Assessment goes hand-in-hand with understanding the community and working within the big picture. By understanding specific user needs and specific institutional and organizational goals, describing and measuring success is not difficult. Again, almost all of the case studies included in this publication assess their programs and projects on some level. The two tablet lending programs, for example, use surveys and circulation data to gauge the impact of the programs and make difficult decisions about the future of the programs. As these two case studies demonstrate, developing an assessment plan and timeline at the beginning of a project involving tablets or mobile devices is the best way to be intentional about evaluating whether or not the program is actually meeting organizational or user needs. Assessment can be included as a means for making improvements to a program or for deciding whether or not to continue with a program.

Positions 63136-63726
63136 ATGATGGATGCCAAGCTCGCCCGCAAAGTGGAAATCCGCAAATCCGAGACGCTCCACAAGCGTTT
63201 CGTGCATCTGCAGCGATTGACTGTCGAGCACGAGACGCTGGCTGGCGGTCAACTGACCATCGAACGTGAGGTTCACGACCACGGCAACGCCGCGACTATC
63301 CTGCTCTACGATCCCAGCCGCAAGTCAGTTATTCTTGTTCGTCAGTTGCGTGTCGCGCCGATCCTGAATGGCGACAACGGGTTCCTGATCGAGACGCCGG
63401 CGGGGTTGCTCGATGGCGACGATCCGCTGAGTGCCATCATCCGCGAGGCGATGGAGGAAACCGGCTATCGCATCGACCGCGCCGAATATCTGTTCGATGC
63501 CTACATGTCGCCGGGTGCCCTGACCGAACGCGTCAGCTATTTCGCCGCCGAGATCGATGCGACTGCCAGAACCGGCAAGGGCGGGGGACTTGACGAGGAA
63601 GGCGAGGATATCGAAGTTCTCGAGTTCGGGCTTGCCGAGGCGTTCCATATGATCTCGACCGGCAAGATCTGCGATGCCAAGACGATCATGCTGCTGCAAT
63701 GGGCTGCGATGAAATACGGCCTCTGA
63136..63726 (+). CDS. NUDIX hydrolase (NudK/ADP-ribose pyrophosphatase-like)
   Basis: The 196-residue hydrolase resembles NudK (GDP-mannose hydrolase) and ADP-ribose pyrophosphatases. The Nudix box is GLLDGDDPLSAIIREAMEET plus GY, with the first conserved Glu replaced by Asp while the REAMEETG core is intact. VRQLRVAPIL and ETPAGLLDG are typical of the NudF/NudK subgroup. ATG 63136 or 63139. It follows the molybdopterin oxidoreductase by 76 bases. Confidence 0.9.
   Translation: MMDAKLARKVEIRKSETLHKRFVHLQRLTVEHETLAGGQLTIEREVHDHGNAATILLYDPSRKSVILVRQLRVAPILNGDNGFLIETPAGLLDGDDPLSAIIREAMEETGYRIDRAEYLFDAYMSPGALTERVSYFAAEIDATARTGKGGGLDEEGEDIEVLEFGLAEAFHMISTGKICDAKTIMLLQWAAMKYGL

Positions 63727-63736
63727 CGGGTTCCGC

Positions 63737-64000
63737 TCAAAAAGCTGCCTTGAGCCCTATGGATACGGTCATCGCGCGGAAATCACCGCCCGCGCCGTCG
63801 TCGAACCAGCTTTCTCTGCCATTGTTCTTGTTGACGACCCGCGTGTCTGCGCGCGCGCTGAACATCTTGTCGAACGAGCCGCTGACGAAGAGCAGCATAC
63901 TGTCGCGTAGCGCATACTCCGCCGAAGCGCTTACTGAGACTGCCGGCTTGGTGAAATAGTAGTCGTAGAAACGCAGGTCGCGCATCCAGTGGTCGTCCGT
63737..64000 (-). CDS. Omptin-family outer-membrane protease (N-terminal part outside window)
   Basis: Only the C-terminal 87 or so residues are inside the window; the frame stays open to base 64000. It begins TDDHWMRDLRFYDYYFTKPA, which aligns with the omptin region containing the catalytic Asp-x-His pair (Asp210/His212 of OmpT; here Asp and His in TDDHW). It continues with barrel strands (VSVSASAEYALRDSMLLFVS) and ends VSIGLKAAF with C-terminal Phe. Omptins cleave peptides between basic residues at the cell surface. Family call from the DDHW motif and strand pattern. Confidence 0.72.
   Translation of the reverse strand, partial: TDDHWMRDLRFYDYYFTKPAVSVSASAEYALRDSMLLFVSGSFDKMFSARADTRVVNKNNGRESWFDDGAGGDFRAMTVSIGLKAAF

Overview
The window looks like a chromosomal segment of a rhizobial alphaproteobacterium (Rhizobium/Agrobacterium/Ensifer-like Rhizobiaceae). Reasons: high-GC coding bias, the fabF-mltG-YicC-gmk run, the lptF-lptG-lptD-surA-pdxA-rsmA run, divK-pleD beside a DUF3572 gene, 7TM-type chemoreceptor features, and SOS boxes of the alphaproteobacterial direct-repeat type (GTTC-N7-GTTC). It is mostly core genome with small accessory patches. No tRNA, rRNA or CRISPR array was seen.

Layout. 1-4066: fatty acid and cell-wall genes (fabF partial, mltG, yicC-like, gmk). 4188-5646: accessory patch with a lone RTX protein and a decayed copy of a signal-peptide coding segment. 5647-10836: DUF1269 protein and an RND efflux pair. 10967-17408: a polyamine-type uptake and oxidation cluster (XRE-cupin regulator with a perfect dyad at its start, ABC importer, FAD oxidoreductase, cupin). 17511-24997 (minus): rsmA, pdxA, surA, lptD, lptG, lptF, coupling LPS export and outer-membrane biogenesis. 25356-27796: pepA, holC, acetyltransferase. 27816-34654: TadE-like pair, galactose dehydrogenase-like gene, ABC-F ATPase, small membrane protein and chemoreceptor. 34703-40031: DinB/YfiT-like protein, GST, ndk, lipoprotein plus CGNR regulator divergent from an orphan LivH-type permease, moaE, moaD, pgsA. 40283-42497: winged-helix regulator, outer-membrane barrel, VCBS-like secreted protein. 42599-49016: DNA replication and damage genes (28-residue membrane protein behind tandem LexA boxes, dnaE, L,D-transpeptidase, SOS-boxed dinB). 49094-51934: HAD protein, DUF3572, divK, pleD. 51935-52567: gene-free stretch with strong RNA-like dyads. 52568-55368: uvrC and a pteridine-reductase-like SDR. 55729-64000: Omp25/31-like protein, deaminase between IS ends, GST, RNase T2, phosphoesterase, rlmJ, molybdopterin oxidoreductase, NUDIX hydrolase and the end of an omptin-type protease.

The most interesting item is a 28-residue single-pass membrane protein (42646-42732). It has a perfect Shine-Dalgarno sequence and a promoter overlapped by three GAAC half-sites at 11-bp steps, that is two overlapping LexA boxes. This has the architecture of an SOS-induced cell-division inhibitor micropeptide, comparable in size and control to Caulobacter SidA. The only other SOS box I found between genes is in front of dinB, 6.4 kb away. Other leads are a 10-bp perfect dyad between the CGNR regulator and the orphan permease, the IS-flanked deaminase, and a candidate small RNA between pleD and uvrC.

Knowing When to Stop

If assessment data shows that users’ needs aren’t being met or that a library’s investment in a particular project or service is too much, then it may be necessary to discontinue the project or service. The assessment data from both cases describing tablet lending programs indicated that these programs may not be as useful or as realistic as their creators originally thought. In one case, decreasing circulation statistics pointed to changing user needs, and in the other case, the library may not be able to continue to invest in maintaining and upgrading hardware and software.